Looking on the Lighter Side of Stress

Jared Formalejo avatar

by Jared Formalejo |

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I’ve found the stress of my first two months of fatherhood overwhelming. We’ve had many sleepless nights as we’ve adjusted to meeting the constant demands of a crying baby. My wife and I are incredibly sleep-deprived. But seeing my child smile when she sees my face first thing in the morning makes the challenges worthwhile.

Baby Cittie. (Photo by Jared Formalejo)

We’ve faced bouts of frustration many times during our night shifts. I’ve questioned my capability as a father because I can’t seem to comfort my child. I’ve done a lot of reading, and apparently, paternal postpartum depression exists. I’ve suffered some of its symptoms: periods of cynicism, lack of productivity, and fatigue. At my lowest, I’ve even questioned whether or not having a baby was a mistake.

While these are stressful times, I need to accept and face my current situation. I can’t run away from my responsibilities.

In our first month of parenthood, Cittie was nocturnal, which meant we had little to no sleep at night. Cza and I would get moody at each other because of the stress. But laughter has helped during this stormy time; having a sense of humor has stopped us from taking things too seriously and allowed us to keep our sanity.

I’m stressed, but Cza may be dealing with even more pressure as Cittie’s mother. We know that our baby is doing what she can to ensure she gets what she needs; she doesn’t intend to irritate anyone. I’ve found that being silly helps to lighten the mood and make the three of us smile. Initially, I refused to make weird faces or engage in baby talk, but sacrificing a little dignity is a fair price to pay to make baby, mommy, and daddy happy.

Reflecting on these experiences and how I manage my chronic illnesses, I realize that it’s crucial that I take my hemophilia and epilepsy seriously. But I fear that if I take my illnesses too seriously, life will lose its luster and I will be sucked into a vortex of stress, anger, and depression.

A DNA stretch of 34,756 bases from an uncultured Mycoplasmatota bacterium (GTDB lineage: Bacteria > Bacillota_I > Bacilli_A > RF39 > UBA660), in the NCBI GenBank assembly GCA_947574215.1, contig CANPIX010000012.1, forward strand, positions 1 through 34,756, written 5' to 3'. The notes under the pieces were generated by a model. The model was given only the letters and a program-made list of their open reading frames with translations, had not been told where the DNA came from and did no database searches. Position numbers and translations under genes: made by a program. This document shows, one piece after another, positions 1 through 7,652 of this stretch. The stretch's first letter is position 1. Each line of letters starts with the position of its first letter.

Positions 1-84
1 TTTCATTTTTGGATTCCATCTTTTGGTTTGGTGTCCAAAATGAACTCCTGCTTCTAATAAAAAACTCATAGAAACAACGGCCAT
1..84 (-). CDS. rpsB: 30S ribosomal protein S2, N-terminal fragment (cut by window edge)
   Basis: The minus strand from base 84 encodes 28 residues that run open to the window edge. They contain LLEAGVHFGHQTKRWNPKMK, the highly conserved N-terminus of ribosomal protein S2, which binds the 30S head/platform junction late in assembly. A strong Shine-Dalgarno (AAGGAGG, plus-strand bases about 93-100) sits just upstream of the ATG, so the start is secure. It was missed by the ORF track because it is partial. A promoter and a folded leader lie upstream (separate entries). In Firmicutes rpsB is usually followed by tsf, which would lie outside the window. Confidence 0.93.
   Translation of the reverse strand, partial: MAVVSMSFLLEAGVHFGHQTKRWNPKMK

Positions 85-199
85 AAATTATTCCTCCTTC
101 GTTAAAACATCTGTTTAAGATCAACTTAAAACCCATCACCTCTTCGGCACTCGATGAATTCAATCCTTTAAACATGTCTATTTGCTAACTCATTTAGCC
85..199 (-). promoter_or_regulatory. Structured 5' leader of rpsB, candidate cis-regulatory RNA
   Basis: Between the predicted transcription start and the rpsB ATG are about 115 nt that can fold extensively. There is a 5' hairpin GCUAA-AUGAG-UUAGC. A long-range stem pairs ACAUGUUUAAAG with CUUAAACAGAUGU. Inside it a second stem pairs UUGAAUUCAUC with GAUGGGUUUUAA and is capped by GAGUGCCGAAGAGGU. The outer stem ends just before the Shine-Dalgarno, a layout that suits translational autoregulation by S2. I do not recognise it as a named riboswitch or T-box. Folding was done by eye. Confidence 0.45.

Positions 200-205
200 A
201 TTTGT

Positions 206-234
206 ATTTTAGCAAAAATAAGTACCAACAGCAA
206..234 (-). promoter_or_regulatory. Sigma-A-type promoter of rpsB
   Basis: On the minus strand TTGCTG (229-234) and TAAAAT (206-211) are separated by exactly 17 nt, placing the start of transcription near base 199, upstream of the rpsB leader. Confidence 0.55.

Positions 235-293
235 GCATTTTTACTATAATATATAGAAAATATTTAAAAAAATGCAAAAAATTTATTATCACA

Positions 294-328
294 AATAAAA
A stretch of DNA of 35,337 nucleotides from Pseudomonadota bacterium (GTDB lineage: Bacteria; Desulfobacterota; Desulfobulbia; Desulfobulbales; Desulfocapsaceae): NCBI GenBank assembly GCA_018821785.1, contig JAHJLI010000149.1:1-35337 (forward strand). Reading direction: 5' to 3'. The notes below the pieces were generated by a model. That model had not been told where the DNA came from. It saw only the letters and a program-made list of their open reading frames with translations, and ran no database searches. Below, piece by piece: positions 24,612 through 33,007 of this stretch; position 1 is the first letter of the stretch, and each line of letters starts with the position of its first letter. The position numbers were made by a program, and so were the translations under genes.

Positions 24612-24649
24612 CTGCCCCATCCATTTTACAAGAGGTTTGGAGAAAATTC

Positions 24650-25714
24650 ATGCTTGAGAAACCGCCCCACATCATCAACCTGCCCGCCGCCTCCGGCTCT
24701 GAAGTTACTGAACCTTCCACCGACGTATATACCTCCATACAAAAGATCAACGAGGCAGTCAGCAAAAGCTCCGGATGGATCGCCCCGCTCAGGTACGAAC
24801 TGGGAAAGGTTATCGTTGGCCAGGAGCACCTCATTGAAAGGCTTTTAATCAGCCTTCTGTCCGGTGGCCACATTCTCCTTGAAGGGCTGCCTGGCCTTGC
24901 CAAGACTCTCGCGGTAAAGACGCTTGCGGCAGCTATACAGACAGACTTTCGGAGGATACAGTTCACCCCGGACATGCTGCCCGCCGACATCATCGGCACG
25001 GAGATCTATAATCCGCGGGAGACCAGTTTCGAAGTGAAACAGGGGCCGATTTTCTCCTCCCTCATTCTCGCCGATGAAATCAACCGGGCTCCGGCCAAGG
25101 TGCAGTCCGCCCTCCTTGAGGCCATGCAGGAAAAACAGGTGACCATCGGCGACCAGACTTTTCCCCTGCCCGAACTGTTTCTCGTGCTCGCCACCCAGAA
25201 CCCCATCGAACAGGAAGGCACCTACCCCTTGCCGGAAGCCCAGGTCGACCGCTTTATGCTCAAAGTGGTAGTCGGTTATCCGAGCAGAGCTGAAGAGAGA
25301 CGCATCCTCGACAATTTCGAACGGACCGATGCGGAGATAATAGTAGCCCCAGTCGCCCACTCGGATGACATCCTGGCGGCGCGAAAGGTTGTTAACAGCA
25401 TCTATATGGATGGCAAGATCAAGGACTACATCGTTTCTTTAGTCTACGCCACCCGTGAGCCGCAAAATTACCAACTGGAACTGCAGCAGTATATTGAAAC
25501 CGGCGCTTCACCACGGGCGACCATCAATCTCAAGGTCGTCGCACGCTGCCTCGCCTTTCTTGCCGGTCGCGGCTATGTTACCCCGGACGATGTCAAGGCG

Things will happen. I will get bleeds and seizures, but these are like the nights we can’t make Cittie content. Life goes on. I need to learn how to handle these events more effectively. Or look back with gratitude that I came through the experience in one piece.

Recently, I’ve noticed something strange. Since Cittie entered our lives, I’ve rarely had a seizure. My primary triggers include sleeplessness and emotional distress. I’ve had a significant increase in stress and sleep deprivation, so I had expected my episodes of seizures to rise. I’m starting to believe that this baby is a blessing for my chronic illness. I’ve learned to manage my emotional state because of her and perhaps this will reduce my seizures.

In a normal situation, parents provide guidance for their child as she grows. However, my daughter is helping me to navigate the path toward maturity and emotional stability. I will be grateful to her if she helps me to control or even heal my epilepsy. It gives me one more reason to tell her that I love her every day.


Note: Hemophilia News Today is strictly a news and information website about the disease. It does not provide medical advice, diagnosis, or treatment. This content is not intended to be a substitute for professional medical advice, diagnosis, or treatment. Always seek the advice of your physician or another qualified health provider with any questions you may have regarding a medical condition. Never disregard professional medical advice or delay in seeking it because of something you have read on this website. The opinions expressed in this column are not those of Hemophilia News Today or its parent company, BioNews Services, and are intended to spark discussion about issues pertaining to hemophilia.


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